The indictments are being characterized as one of the most significant moments of Mueller's Russia probe, which has thus far elicited charges against four Americans who played a role in President Donald Trump's 2016 election campaign.

I think this is a fair summary. Here is some more:

The Russians named in Mueller's indictment stand accused of deploying a wide variety of tactics in an effort to influence the outcome of the 2016 election in President Donald Trump's favor, including attempting to suppress minority turnout and staging political rallies.

Yes, I think this is also correct.

However, the rest of this article is taken up by two tweets from some degenerate who calls himself or herself "Public Citizen", and I simply refuse to copy anonymous bullshit from Twitter, and I also simply refuse to review articles which contain more than three Tweets:

I think Tweets are carefully considered attempts to force anybody using them to express themselves only in slogans, but with their name and alias always published twice in every goddamned Tweet, and I think they are the postmodern neofascistic norm for "communication".

And I think all Tweets stink. And if you can't smell it, there is something wrong with your intelligence. [2]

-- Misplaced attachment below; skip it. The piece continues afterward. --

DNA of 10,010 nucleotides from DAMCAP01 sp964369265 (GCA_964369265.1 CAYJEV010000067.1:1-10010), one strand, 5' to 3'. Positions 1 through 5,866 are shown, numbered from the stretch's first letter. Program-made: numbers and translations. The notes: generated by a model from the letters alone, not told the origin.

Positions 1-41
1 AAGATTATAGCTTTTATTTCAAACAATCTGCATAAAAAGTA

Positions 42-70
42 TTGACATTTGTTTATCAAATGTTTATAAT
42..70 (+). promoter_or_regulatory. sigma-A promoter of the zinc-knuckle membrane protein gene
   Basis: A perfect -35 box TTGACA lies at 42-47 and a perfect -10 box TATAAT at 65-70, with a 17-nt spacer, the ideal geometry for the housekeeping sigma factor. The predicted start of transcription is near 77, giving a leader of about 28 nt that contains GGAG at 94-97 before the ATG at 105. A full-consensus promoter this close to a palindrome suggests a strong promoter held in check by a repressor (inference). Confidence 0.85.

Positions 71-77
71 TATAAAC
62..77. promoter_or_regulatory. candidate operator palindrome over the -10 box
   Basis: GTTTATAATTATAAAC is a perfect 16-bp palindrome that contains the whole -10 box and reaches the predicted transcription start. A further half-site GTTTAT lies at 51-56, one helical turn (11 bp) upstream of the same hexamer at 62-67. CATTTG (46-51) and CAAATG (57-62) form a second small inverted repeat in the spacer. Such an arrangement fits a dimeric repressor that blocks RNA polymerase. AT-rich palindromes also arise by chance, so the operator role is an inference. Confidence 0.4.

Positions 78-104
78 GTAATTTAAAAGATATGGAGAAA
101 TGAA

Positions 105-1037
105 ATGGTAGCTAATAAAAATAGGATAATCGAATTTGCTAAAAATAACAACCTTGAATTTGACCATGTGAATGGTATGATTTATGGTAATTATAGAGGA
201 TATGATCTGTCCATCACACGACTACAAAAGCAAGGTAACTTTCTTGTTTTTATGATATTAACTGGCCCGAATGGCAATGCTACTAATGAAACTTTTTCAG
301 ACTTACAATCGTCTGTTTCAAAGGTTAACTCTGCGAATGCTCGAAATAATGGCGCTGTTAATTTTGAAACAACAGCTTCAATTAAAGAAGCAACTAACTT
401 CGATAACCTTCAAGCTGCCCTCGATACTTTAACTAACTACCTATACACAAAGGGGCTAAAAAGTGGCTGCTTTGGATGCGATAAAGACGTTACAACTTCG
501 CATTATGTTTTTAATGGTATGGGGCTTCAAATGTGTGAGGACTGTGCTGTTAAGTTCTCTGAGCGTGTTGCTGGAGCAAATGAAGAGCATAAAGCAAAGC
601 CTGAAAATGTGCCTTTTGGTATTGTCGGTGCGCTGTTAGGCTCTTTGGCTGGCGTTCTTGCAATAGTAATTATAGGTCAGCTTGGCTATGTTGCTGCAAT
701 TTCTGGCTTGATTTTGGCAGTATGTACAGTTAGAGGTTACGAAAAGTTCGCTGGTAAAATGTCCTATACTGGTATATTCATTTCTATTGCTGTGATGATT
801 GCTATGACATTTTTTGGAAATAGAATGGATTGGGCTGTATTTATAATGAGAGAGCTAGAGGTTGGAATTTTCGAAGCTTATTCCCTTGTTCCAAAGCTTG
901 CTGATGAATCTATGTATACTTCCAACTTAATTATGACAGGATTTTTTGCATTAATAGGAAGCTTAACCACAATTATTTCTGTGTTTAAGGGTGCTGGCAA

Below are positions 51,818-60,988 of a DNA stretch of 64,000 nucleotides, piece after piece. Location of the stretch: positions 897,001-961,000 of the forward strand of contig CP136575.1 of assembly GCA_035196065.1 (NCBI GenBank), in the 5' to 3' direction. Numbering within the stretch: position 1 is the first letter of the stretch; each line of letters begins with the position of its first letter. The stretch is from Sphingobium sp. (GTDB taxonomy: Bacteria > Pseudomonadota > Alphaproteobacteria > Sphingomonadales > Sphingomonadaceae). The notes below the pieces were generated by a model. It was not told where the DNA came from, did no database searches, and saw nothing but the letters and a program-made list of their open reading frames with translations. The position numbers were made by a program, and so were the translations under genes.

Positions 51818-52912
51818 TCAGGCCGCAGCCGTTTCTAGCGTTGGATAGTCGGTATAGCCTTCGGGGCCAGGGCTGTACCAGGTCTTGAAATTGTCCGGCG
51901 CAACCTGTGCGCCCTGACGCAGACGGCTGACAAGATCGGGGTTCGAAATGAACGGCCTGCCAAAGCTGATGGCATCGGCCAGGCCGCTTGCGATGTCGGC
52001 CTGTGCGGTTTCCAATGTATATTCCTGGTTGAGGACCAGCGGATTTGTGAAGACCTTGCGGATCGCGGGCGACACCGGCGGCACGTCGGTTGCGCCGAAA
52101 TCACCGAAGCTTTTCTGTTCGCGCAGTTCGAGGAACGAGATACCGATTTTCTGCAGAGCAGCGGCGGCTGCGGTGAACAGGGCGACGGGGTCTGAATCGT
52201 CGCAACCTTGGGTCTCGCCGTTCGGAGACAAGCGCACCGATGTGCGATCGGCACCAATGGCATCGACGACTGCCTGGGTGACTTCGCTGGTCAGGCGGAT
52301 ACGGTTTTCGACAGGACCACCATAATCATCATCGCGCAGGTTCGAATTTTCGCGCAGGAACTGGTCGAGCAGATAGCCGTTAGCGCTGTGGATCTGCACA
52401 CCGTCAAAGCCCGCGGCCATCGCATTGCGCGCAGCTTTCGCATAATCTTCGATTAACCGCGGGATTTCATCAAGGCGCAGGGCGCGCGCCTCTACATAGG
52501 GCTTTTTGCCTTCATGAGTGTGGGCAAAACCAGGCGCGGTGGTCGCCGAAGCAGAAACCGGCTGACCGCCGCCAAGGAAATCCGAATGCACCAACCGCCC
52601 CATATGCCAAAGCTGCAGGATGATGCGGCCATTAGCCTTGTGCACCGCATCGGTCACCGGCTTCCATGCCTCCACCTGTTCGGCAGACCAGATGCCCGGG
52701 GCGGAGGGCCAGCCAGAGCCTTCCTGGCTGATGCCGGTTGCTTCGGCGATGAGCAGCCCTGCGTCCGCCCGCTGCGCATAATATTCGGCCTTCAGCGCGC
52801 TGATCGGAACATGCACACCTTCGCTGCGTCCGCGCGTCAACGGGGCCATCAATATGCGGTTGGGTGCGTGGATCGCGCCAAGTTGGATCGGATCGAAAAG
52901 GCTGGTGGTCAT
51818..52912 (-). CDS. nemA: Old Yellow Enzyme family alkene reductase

[1] I have now been saying since the end of 2015 that is systematically ruining my site by NOT updating it within a few seconds, as it did between 1996 and 2015, but by updating it between two to seven days later, that is, if I am lucky.

They have claimed that my site was wrongly named in html: A lie. They have claimed that my operating system was out of date: A lie.

And they just don't care for my site, my interests, my values or my ideas. They have behaved now for 2 years as if they are the eagerly willing instruments of the US's secret services, which I will from now on suppose they are (for truth is dead in Holland).

The only two reasons I remain with xs4all is that my site has been there since 1996, and I have no reasons whatsoever to suppose that any other Dutch provider is any better (!!).

[2] I do, and besides there are now more and more "articles", both on AlterNet and on Common Dreams, that contain just a few lines of text, together with a selection of often anonymous Tweets. I will NOT review this: If I wanted to review anonynous Tweets, I'd be a member of Facebook.